• The service would be run by brand-new Stadler trains.
  • The track at Kirkby would have to be relaid to allow trains to run straight through.
  • The signalling would probably need updating.
  • Means to charge the trains at Wigan Wallgate might need to be provided.
  • A new single-platform station could be built at Headbolt Lane.
  • The four stations between Kirkby and Wigan Wallgate would get four tph in both directions.

It would give The Train To Wigan Pier a whole new meaning.

Once they had done their good works in proving the route, the Class 769 trains would be posted elsewhere to do more missionary work.

Manchester to Wigan North Western via Bolton

This is the other route mentioned in Wikipedia.

Consider.

  • Bolton to Manchester will be electrified, by the end of the year.
  • The route passes through Ince, Hindley, Westhoughton and Lostock.

Class 769 trains travelling this route,  would open a second electrified route between Manchester and Preston via Wigan.

Manchester to Southport

Why was this route not mentioned?

  • Manchester to Southport is a route run mainly by Pacers to a frequency of two tph.
  • Some trains go via Bolton and some via Atherton.
  • The route via Bolton will be partly electrified by the end of the year.
  • The route via Atherton is not electrified.

I suspect that under current plans of just eight Class 769 trains, there aren’t enough to use them on this busy route.

Ideally, this route should be run with two tph going on each of the routes to Manchester from Wigan Wallgate.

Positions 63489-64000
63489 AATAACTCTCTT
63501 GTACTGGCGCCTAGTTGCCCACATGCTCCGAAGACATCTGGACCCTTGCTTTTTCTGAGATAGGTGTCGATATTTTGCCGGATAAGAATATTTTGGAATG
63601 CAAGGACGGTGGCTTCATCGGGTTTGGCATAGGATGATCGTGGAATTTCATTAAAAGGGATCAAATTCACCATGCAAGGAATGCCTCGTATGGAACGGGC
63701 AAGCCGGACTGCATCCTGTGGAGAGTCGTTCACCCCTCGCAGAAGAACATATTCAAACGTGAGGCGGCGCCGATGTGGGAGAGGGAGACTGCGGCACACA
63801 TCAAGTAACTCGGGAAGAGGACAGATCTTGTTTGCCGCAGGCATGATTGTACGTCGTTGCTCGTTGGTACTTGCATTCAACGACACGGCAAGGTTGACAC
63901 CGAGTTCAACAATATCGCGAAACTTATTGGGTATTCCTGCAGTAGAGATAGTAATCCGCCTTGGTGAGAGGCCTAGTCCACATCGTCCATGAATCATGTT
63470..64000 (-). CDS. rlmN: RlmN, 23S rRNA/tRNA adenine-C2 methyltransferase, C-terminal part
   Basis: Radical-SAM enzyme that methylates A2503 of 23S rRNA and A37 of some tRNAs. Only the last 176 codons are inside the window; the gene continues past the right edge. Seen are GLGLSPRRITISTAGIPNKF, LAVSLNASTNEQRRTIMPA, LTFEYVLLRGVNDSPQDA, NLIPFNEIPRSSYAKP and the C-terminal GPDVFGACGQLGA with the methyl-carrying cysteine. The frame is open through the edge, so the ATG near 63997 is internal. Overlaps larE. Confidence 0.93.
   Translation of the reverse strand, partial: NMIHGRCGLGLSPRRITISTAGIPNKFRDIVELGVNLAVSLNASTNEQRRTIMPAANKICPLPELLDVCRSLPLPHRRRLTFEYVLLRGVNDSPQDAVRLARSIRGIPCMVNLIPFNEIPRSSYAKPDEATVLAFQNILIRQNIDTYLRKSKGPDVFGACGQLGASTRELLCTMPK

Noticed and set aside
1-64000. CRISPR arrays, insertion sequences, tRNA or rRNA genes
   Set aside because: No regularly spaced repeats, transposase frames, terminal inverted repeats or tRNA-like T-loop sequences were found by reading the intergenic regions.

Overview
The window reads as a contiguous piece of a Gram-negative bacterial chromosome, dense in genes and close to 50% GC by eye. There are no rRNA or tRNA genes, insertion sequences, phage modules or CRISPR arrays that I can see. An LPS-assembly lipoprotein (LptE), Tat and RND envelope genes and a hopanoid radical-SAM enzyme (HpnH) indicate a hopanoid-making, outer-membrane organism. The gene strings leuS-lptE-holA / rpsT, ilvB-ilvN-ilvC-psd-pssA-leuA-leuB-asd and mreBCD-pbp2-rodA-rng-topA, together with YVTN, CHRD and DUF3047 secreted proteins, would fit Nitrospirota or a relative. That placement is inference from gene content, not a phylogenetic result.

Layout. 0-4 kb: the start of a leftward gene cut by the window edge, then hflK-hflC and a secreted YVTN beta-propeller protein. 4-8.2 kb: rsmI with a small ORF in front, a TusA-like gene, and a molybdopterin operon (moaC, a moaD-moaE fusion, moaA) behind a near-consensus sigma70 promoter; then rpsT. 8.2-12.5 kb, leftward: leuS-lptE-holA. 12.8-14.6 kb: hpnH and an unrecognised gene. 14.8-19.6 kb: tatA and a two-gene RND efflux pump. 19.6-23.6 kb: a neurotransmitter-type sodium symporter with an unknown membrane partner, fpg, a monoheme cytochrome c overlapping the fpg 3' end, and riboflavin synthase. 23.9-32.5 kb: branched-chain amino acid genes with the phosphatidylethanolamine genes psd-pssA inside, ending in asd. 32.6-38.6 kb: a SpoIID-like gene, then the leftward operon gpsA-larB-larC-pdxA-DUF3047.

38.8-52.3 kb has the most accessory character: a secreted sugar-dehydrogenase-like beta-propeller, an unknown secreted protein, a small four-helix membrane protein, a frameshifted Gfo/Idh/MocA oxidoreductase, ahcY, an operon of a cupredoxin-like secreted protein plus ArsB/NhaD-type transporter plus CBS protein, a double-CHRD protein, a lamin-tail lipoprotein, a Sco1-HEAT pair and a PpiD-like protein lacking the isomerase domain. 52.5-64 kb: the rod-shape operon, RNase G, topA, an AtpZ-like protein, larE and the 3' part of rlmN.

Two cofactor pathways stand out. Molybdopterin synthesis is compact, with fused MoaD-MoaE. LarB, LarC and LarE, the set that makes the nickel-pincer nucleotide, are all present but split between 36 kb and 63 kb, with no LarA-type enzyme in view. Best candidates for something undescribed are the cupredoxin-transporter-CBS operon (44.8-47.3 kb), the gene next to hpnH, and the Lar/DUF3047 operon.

The Future

Northern have ordered both diesel and electric Civity multiple units from CAF.

In Auckland Mulls Battery-Electric Train Order, I looked at how CAF had proposed battery-electric Civity trains for Auckland.

I’m sure CAF wouldn’t mind varying the order.

July 28, 2017 Posted by | Travel | , , , , , , | Leave a comment

TransPennine Electrification And Piccadilly Upgrade Now Also In Doubt

The title of this post is the same as this article in Rail Technology Magazine.

A Digression About The Next Generation Of Trains

After digging through the various pages on Hitachi’s web site, I wrote Do Class 800/801/802 Trains Use Batteries For Regenerative Braking?.

My conclusion was this.

I will be very surprised if Class 800/801/802 trains don’t have batteries.

Will the Class 385 trains for ScotRail have similar traction system?

But having thought about it more, I’m now convinced that by 2030, the average long distance train will have the following characteristics.

  • Ability to work from 25 KVAC overhead wires.
  • Ability if required to work from 750 VDC third rail.
  • Ability to raise and lower pantograph and switch beween modes at line speed.
  • Batteries to handle regenerative braking.
  • A generator unit to power the train.
  • A sophisticated control system to choose the appropriate power source and drive the train according to terrain, passenger load, weather and traffic.

The more I read about Hitachi’s Class 800, Class 801 and Class 802 trains, the more I’m convinced that the features I have listed, is their ultimate goal. I suspect too, that the suburban Class 385 train has the capability of meeting the same objectives.

I would be very surprised if Alstom, Bombardier, CAF, Siemens, Stadler and others are not thinking along the same lines, as this document from Hitachi entitled Development of Class 800/801 High-speed Rolling Stock for UK Intercity Express Programme has been freely available since 2014.